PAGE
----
There is a physical certainty or temporal reality that most of us fear. As sure as we are alive, confident, youthful, happy, prosperous, arrogant, proud, hurt/hurting, doubtful, wise, humble, wicked, good, healthy, poor and so forth, we are going to die. So why do we fear death? If we were suffering from a debilitating illness which was severely hampering our life, most of us would prefer to live in that condition rather than call on Death to relieve us. For we know or rather we believe that where there is life there is hope of a miracle, and that belief sustains us. And so it should. Hope is, after all, connected to faith. The trouble with hope (and not faith), however, is that it is a lullaby – it lulls us into the belief in a positive outcome. And as a lullaby it does not endure. Faith on the other hand is a certainty, an assuredness - complete knowing that a positive outcome is inevitable. Knowing what is and what is to come makes us feel secure. But although we know that death will come, we do not know what death is, so we fear it.
In Tarot the Death card is not the final one. It comes way before the end of the 22 major cards and is numbered 13. In Tarot, Death represents transition, the necessity of movement by going through (experiencing) a period of darkness. Death is both necessary and re-warding. It rewards the spiritual pursuant with a new phase of life by necessarily demolishing those aspects of life that are inhibiting our journey. The point that death is a period of darkness alludes to the image of death as a door painted black, which once opened brings new light and thus regenerates a new cycle of life.
Here’s a brief outline of the Tower card. It will likely depict a broken/cracked tower -perhaps the top is on fire or being struck by lightning. A person or people are falling from the Tower; they might be naked as they fall. It is a dramatic expulsion and to me seems more frightening than the skull or skeleton of the Death card. I mean by this that there’s no indication of where the person or people are going to land when they fall. In fact it seems hardly as if they are falling, but as if they have been abruptly, brutally evicted, pushed, thrust from the tower without any chance of being rescued. On the contrary, the Death card is more settled, the matter has been decided, there is no state of limbo.
The Tower represents those things (ideas, concepts) that we believe in – our worldview. These are the things we feel we know that are the strong blocks of our foundation, they are our guiding principles in some cases; we love them, we value them we hold them dear to us. The Tower, the physical make up, is a fixed placed, and appears to be enduring (towers are usually old), as they are constructed with bricks. Bricks are used to build the foundation for houses. We have built our own Tower, though sometimes we find ourselves woefully trapped in someone else’s tower. (Perhaps, I shouldn’t say trapped, but we may have willingly taking up position – rooting – ourselves there.)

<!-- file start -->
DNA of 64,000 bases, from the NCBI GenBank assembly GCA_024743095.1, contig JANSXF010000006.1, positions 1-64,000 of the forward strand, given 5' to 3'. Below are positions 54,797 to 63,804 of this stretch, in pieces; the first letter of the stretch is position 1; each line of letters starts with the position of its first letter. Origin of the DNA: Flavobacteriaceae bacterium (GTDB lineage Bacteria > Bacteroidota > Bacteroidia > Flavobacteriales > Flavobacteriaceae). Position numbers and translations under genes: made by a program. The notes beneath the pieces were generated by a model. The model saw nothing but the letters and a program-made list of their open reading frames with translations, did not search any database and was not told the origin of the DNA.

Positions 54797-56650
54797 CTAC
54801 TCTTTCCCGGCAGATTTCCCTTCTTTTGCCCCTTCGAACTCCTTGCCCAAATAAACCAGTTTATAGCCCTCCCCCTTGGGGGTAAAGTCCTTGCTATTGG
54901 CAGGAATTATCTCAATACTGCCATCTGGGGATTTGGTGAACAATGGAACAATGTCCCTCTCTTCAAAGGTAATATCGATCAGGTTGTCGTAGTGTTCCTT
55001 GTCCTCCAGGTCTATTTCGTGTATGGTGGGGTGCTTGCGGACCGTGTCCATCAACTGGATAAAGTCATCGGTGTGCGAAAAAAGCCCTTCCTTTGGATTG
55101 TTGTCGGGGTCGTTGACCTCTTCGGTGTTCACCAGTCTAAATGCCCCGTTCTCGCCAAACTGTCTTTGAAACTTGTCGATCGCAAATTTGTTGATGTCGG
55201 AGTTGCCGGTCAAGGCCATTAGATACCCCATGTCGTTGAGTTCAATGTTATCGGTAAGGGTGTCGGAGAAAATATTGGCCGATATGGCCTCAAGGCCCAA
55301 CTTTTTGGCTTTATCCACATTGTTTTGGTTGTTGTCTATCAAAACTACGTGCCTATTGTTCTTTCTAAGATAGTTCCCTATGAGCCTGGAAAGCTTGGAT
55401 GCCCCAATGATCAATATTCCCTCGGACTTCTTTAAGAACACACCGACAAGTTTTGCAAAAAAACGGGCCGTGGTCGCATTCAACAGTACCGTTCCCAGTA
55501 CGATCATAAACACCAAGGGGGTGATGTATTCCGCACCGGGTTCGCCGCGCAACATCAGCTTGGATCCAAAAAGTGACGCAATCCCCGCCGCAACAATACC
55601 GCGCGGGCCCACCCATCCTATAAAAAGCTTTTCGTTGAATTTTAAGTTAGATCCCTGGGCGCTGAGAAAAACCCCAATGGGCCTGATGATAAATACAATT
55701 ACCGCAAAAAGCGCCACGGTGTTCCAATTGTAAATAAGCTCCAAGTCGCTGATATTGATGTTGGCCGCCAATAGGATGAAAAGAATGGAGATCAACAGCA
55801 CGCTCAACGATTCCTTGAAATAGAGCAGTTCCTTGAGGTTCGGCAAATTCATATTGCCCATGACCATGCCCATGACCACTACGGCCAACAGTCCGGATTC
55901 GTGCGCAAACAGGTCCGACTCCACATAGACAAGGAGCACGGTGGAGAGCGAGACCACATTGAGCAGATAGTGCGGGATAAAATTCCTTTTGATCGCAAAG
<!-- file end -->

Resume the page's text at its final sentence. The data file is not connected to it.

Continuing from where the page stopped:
Now imagine if the foundation of your house were not merely to crack (which might be fixable) but dismantle completely. What would be your response? You might reflect on the unheeded warnings (the surmountable cracks that were hurriedly patched up) or you might feel that there were no such signs and that the collapse was sudden and unforeseen. Either way your foundation will have to be rebuilt. Would you reclaim and reuse the old bricks to rebuild it or would you go in search (reflecting on self) to find new bricks (ideas, concepts, knowledges) to rebuild your new foundation? If you choose to find new bricks, what would you do with the remnants of the previous foundation? Would you be like Lot’s wife in the Bible and look back at the past (to the glorious illusions or evident successes there) to the extent of freezing into that time and space or would you grab what precious little you can make use of and tear tail towards a new, though unknown and uncertain journey?
You might have perceived that the Tower does not represent ready answers to a given circumstance or experience. Because ultimately it requires serious depth of spiritual inquiry before you can be sure about what recent experiences are trying to convey. So although you may fall from the Tower, it will become necessary to look for/at the instigator of the fall – if the Tower was struck by lightning or if there is fire; what do these symbols convey – rebirth (baptism) through fire, illumination/spark of truth/revelation? Indeed, they may point to a greater truth to which you were blind and which made your foundation or parts of it illusory. Whilst in the Tower did you love someone or something so much that it literally put blinkers on everything else? Would that not be an extreme existence or experience? This surely identifies that one of life’s aspirations should be to find some better balance – or in terms of Tarot to know Temperance.